Current Air Quality in Wisconsin Ranks Among Worst in Country

The air quality in Wisconsin has reached concerning levels, particularly in the southwest region. Largely driven by smoke from Canadian wildfires, the poor air quality has prompted the Wisconsin Department of Natural Resources to issue orange and red air quality advisories for several counties across the state.

Air pollution poses severe risks to public health, exacerbating respiratory diseases, cardiovascular issues, and diminishing the overall quality of life for residents.

Clean Wisconsin Climate, Energy and Air Program Director, Chelsea Chandler, expressed concern over the increasing frequency of air quality warnings in Wisconsin, saying, “When climate change-enhanced heat and drought turn parts of Canada into a tinderbox, that’s our problem too. As we’re seeing now, smoke from massive wildfires can quickly transform blue skies into noxious haze.”

Climate change is a global problem that impacts everyone, and we must work together to advance solutions. Although greenhouse gases, particulate matter, and other dangerous pollutants are emitted locally, they circulate through the atmosphere and travel with the wind. Air pollution does not respect state boundaries or international borders.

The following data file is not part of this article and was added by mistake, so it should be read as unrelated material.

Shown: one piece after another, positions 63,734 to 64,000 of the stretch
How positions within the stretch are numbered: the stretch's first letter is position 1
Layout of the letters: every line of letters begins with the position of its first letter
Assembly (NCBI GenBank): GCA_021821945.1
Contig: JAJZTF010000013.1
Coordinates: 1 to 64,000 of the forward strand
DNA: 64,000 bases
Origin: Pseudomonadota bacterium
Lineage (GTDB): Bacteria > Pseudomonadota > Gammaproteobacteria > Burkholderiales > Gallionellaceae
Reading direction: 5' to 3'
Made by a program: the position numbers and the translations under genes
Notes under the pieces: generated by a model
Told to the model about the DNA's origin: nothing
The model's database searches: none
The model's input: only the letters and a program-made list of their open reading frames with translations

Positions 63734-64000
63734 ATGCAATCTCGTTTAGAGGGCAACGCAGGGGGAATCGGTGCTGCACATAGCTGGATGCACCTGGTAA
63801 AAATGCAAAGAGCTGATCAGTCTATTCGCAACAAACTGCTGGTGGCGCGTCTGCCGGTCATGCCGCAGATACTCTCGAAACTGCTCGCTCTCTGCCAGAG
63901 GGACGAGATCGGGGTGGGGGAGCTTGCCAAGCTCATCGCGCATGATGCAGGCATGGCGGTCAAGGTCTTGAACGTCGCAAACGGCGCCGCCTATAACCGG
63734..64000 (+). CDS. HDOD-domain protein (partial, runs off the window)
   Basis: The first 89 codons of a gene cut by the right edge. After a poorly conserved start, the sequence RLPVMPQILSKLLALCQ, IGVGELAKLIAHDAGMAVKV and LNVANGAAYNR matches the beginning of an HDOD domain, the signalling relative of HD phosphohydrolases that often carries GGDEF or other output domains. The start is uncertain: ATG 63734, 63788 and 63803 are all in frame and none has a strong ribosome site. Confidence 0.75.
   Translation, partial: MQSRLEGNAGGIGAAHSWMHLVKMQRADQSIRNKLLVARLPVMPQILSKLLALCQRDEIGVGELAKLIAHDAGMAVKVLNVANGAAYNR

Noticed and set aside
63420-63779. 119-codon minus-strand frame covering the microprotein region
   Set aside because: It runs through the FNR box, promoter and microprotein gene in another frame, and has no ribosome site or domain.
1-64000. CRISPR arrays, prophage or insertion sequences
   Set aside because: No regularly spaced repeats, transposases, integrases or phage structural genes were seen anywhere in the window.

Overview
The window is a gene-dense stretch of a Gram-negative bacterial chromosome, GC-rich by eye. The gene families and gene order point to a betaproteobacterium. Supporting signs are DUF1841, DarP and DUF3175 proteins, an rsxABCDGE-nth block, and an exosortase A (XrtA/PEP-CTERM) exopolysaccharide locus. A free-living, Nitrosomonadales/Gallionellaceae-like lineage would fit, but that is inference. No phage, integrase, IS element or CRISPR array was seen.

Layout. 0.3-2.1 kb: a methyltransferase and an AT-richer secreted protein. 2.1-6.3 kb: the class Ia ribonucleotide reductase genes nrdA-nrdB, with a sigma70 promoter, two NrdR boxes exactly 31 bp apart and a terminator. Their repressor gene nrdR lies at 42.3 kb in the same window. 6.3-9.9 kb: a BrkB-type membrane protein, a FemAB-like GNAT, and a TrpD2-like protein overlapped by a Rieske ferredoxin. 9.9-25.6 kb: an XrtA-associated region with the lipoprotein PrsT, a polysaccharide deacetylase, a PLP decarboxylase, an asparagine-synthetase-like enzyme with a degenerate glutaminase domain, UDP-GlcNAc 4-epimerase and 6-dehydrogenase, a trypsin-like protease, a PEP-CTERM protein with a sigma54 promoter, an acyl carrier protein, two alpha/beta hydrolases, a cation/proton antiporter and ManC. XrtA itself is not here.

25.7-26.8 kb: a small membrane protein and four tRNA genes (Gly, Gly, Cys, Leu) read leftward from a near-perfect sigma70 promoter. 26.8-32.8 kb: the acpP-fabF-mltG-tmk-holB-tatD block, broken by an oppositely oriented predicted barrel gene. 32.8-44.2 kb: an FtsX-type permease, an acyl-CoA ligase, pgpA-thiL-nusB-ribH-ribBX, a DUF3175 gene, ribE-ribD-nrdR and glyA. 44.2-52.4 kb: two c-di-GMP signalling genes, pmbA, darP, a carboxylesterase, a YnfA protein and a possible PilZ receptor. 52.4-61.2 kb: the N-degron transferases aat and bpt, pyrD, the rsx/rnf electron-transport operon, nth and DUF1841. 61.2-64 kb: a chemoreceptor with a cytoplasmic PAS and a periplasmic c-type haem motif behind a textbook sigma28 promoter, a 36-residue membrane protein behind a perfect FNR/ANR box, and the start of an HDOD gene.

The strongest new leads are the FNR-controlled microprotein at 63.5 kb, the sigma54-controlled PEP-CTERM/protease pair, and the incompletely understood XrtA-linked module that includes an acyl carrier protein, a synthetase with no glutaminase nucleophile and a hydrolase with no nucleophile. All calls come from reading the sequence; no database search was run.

“For those of us living in Wisconsin, some might think that we’re largely insulated from major climate harms, but the truth is we’re no island. There are no true climate havens because the air is part of the commons. You can’t escape the air.” said Chandler.

Fires in places like Canada and the western United States are both products and causes of climate change. Urgent action is needed to advance climate solutions, such as improving energy efficiency, electrifying vehicles and buildings, and supporting clean energy. Clean Wisconsin remains committed to advocating for robust air quality standards, supporting the adoption of solar and wind energy, and promoting policies that reduce climate pollution.

Clean Wisconsin urges residents to stay informed about air quality levels and take necessary precautions to protect their health and future.